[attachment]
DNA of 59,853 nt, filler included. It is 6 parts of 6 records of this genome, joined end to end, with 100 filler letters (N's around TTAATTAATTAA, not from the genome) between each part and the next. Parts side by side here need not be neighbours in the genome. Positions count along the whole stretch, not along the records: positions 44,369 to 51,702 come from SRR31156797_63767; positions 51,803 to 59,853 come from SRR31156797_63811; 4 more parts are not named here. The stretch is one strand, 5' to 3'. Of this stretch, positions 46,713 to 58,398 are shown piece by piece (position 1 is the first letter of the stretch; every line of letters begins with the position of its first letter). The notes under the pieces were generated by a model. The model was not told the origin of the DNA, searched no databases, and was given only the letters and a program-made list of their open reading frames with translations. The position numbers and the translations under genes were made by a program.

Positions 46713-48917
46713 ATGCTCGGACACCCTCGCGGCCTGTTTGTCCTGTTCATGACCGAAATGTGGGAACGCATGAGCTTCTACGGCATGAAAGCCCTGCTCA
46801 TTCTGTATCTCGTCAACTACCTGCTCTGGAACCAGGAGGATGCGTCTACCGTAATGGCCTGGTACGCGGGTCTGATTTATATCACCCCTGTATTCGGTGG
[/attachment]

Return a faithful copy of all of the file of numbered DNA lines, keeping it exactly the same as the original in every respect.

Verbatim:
DNA of 59,853 nt, filler included. It is 6 parts of 6 records of this genome, joined end to end, with 100 filler letters (N's around TTAATTAATTAA, not from the genome) between each part and the next. Parts side by side here need not be neighbours in the genome. Positions count along the whole stretch, not along the records: positions 44,369 to 51,702 come from SRR31156797_63767; positions 51,803 to 59,853 come from SRR31156797_63811; 4 more parts are not named here. The stretch is one strand, 5' to 3'. Of this stretch, positions 46,713 to 58,398 are shown piece by piece (position 1 is the first letter of the stretch; every line of letters begins with the position of its first letter). The notes under the pieces were generated by a model. The model was not told the origin of the DNA, searched no databases, and was given only the letters and a program-made list of their open reading frames with translations. The position numbers and the translations under genes were made by a program.

Positions 46713-48917
46713 ATGCTCGGACACCCTCGCGGCCTGTTTGTCCTGTTCATGACCGAAATGTGGGAACGCATGAGCTTCTACGGCATGAAAGCCCTGCTCA
46801 TTCTGTATCTCGTCAACTACCTGCTCTGGAACCAGGAGGATGCGTCTACCGTAATGGCCTGGTACGCGGGTCTGATTTATATCACCCCTGTATTCGGTGG